Bird Island

Maya Kosa, Sérgio da Costa

IndieLisboa 2020 •

Documentary, 2019, 62′

After being in the festival with Antão, o invisível (2017), the Portuguese-Swiss directors make their return with this, half “zoological documentary”, half fictional portrait, that takes place in a Geneve’s bird sanctuary. The rectangular framing, the young Antonin’s voice over hovering above that “sacred place”, but also a ecological argument and a detailed sense of observation, all is part of this magical island that captivates our gaze.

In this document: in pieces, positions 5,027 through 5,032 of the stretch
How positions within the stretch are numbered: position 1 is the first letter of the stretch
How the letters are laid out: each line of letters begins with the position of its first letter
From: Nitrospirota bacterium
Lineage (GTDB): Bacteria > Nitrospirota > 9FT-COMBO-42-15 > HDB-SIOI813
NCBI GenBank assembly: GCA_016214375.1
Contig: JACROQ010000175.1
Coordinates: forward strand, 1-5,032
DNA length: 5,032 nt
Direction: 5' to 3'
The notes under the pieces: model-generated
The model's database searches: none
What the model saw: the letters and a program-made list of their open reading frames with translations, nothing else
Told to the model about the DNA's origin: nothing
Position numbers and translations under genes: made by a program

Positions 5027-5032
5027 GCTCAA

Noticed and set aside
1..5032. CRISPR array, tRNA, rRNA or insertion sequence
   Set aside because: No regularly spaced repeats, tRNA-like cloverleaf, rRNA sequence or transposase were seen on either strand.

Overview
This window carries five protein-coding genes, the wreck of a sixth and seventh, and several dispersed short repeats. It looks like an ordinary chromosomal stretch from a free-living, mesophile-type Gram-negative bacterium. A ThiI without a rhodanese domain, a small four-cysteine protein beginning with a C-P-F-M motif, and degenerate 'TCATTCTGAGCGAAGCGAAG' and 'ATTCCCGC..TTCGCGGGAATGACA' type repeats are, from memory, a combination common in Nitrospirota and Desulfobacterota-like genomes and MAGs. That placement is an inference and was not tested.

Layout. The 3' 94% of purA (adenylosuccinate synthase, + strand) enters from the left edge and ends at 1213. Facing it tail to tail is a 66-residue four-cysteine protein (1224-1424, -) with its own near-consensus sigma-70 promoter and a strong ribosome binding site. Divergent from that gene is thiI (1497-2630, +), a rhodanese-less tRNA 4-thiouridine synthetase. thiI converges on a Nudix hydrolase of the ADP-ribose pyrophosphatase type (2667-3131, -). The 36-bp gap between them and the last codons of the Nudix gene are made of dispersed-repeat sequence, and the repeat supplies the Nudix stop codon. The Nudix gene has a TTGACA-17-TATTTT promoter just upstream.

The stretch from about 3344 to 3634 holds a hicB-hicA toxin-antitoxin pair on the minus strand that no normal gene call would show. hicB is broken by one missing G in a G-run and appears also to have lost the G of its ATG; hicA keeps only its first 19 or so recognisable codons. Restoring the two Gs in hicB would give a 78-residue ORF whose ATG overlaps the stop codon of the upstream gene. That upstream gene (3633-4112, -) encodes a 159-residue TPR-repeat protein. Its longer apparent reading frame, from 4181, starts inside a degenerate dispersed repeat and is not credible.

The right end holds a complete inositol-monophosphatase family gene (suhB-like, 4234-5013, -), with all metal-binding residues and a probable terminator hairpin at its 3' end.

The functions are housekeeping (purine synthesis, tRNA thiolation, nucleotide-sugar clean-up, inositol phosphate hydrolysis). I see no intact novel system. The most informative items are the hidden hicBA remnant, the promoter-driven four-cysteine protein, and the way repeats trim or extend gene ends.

The young and intriguing duo of directors formed by Maya Kosa and Sergio Da Costa delivers with L’Île aux oiseaux a second feature film of an almost unreal poetry although intimately linked to reality, back and forth between fiction and reality where one springs from the other as if by magic – which has always been at the heart of the work of the Swiss duo (of Polish and Portuguese origin respectively). Like the injured birds of prey, Paul, Antonin and the other employees of the Genthod center must relearn how to hunt in order to survive in a society which “allows no mistake”. “What is that smell?” Asks the young man, a newcomer to the center and a hero of the film, when he first enters where the little cages are with mice; “It’s shit, you’re going to get used to it,” replied Paul, who works there for a long time. A raw and simple opening sentence that sums up the film fairly well: grand in its terrible and contradictory simplicity. The scarcity of dialogues renders its content even more powerful. The words are carefully chosen, between wonder and precision, in a way that recalls Rohmer’s dialogues but with the simplicity and offbeat comic tone found on a Kaurismäki film. Like as if the many sequence shots which punctuate the film speak with images when the words are silent. (Mickael Gaspar)